Douglas Barre, writer of the new Image/Powerhouse book “Defiance”, which hit stores last Wednesday, has travelled a hard road to get to where he is today, but his commitment to follow his dream and stay the course has finally paid off. Barre spoke with CBR News about his new book “Defiance.”
“It’s the story of a war between Hell and Earth,” Barre told CBR News. “It’s also the story about what happens when you refuse to do what you’re expected. When Satan defied, he fell from heaven. Our story is about what happened after that, and how every act of defiance causes great repercussions.
“On a narrower scope, it’s about Ivan, a mortal brought back to life by a demon lord to deliver a message to earth. This message is the only hope Earth has to resist a new invasion by the Devil. Helping Ivan are two demons named Cleo and Lym, who were left on Earth after their side lost the last war in hell. What is the message? What is the Devil’s plan? What does this have to do with Ivan’s craving for scrambled eggs? It’s all in ‘Defiance.'”
What sets this book very much apart from most other comic books is the production process. See, with “Defiance” the art came first and the story came second. How’s that, you ask? Let’s begin.
Powerhouse is the U.S. publishing representation for this book created by Korean artists Kano Khang and Zach Suh. The book was laid out and finished by the Korea natives, containing just a bare bones plot. In steps Barre and Powerhouse who provided provided the dialog and a more complete plot. Barre explains the process. “I had to discern the artists intent and story and find a way to tell that, while simultaneously advancing the story elements I had added. At first, I found myself relying a lot on my script to tell everything, but as time went on, I got more comfortable with pulling back and letting the art speak for itself. In some ways, it was just as much a puzzle as it was a story. There’s a great writing exercise where someone gives you five words and you have to tell a story with all five words in it. It forces you to work not just with your own ideas, but with an externally placed structure. In some ways, scripting the first few issues of ‘Defiance’ was like that.”
For Barre landing as a writer in the comic industry was an arduous journey. “Before breaking into comics, I spent my time trying to look busy and beating my head against the wall looking for a job. I spend two days a week working at one of the great comic stores in America and learned a surprising amount about what makes comics work and what doesn’t while there. Mostly, though, I tried my wife’s patience and rewrote resumes. Again and again.”
After many fruitless attempts to find work, Barre finally hit paydirt. “When I was busy trying to get a job, I entered one of those job counseling programs. They suggested that I find people who had jobs in industries that I was interested in and meet them for a short interview to ask their advice. I lucked out here, and the person I wrangled into lunch with was the inestimable [former Image Comics’ Director of Marketing] Anthony Bozzi. There is literally no one I’ve ever met with more passion for making good comics than Bozzi. Ask anyone. Anyway, after getting his advice…Bozzi introduced me at San Diego to Robert, who needed an editor and script clean-up guy. I met with Robert a week later to follow up, and he asked if I could help them rework ‘Defiance.’ I took ‘rework’ to mean ‘take over writing’ and hoped that they liked what I did. Since then, I’ve had a few great talks with Robert and we’re looking forward to going forward with some exciting new projects that I’m writing from the ground up.”Chimerical Comics, and I’m on board with Nixonvision designing a Justice League version of their X-Assault game.”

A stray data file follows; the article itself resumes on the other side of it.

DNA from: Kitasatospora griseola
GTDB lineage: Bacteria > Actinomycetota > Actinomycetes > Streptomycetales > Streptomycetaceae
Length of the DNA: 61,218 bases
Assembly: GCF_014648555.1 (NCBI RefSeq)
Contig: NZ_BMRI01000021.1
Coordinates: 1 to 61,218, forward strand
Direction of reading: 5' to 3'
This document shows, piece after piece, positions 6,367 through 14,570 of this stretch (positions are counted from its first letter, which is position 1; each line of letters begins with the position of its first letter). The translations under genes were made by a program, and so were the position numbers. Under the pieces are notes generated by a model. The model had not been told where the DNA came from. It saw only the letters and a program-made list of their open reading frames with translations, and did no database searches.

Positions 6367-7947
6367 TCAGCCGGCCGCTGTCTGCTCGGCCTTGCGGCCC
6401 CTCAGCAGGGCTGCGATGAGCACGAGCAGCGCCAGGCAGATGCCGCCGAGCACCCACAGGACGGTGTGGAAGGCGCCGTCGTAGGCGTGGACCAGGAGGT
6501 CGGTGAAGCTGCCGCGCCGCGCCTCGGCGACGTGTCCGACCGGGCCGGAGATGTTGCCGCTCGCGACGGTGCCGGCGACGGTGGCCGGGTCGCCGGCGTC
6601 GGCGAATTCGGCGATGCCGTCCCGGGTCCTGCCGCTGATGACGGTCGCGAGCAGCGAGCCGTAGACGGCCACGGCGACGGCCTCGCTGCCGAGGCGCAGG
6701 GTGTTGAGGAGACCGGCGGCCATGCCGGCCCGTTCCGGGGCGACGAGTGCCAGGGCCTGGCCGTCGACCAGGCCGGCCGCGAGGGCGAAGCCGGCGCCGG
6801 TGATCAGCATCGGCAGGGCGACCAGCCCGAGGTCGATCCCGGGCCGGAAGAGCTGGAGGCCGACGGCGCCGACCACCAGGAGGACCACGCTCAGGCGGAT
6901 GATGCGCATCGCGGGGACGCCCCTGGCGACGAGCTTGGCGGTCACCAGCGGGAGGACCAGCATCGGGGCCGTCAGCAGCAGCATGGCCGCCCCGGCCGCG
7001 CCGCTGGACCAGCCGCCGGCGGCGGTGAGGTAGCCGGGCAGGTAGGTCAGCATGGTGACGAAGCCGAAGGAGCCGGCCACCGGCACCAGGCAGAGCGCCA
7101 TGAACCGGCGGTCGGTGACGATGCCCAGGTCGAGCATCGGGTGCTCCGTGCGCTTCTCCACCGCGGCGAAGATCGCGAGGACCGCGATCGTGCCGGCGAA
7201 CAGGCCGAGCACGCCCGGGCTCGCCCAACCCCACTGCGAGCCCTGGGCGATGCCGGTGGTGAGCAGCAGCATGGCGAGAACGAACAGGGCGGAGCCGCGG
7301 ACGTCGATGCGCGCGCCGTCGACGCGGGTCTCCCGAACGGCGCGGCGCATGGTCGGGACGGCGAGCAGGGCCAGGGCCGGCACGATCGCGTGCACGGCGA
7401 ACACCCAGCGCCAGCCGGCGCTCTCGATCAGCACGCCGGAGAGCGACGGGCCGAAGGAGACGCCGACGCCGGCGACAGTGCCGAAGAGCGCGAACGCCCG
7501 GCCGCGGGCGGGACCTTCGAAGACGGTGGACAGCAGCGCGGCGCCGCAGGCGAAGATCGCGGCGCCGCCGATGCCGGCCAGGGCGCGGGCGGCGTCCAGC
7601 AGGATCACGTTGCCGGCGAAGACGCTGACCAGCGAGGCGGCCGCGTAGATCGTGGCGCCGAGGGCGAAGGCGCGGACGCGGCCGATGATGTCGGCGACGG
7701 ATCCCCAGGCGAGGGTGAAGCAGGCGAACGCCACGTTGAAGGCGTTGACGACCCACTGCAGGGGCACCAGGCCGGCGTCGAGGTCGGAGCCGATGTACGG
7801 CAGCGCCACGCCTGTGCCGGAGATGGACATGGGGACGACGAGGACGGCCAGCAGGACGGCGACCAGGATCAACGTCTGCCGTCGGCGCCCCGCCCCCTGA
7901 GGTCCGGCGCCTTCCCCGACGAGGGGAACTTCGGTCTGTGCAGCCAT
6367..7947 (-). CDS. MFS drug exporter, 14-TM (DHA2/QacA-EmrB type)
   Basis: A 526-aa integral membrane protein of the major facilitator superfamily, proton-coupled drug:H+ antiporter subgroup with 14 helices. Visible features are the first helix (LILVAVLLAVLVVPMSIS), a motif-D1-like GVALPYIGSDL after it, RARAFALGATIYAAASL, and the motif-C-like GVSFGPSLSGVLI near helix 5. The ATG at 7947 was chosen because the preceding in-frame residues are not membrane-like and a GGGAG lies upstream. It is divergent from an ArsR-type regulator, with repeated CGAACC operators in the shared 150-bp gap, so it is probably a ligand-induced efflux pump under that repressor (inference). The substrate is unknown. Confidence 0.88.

So, when it’s all said and done, what sets a book like “Defiance” apart from other sci-fi, horror and action comics that are on the shelves now?
“Well, the art is in a beautifully computer-painted style that will really catch the eyes, by Korean artists Kano Khang and Zach Suh, and storywise, I’m more interested in telling something that has a rich payoff at the end than just a never-ending series of events and cliffhangers. We set things up in #1 that don’t pay off until the final issue, #12. My goal was to give readers a story that doesn’t cheat them, that when all is said and done, hangs together well and satisfies emotionally. On the other side, though, I’m trying to tell a story that builds on the actions and choices of the characters, who grow and change and, well… defy. On that level, fans of books like ‘Midnight Nation’ or, heck, even ‘Ultimate Spider-Man,’ who like strong character and dialogue will enjoy the unfolding mysteries.”